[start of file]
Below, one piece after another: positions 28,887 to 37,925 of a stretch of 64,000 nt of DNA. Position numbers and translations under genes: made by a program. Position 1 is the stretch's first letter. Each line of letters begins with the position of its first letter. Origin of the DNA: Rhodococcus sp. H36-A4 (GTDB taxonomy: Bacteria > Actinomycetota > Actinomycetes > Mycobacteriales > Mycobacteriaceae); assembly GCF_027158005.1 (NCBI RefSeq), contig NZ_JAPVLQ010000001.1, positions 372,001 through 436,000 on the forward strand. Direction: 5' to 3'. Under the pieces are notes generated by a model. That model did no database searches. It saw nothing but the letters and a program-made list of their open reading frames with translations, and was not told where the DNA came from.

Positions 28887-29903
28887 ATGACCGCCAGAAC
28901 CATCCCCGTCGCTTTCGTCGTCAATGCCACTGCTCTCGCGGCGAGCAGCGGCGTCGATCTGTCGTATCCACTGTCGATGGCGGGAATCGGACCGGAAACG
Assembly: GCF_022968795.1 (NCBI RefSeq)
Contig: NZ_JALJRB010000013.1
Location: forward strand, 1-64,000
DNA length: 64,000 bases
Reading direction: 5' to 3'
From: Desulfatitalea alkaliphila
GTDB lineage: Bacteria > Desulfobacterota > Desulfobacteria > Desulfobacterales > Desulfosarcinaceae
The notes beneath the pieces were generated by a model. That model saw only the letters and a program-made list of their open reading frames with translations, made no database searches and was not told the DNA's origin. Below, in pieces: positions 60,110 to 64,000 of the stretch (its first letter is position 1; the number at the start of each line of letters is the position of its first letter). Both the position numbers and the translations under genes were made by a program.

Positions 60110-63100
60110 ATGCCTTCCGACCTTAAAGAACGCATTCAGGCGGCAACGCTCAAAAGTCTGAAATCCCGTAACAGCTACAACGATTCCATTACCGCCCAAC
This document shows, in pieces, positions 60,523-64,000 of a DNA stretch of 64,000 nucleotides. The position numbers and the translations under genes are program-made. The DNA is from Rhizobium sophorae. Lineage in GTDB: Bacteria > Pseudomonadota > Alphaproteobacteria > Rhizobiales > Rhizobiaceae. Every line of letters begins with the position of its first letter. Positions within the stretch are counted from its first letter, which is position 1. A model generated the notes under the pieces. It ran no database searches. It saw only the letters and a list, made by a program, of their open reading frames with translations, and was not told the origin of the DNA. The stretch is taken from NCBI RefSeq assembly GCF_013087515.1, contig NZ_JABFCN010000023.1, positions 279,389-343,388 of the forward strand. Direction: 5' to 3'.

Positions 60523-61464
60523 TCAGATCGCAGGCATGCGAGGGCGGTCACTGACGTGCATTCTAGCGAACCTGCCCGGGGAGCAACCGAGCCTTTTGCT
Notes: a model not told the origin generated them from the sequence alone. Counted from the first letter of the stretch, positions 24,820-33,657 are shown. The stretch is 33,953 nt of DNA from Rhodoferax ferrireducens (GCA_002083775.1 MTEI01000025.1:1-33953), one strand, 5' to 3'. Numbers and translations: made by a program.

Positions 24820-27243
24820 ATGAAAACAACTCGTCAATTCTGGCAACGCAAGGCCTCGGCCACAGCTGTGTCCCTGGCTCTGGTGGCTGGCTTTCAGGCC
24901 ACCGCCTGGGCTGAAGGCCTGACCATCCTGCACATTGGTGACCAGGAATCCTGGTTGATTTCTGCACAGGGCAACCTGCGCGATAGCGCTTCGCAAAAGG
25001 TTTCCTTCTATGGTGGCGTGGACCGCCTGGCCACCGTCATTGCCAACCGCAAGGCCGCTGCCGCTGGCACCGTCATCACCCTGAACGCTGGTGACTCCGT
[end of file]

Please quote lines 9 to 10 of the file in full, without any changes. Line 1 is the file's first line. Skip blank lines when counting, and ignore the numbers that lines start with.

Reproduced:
Reading direction: 5' to 3'
From: Desulfatitalea alkaliphila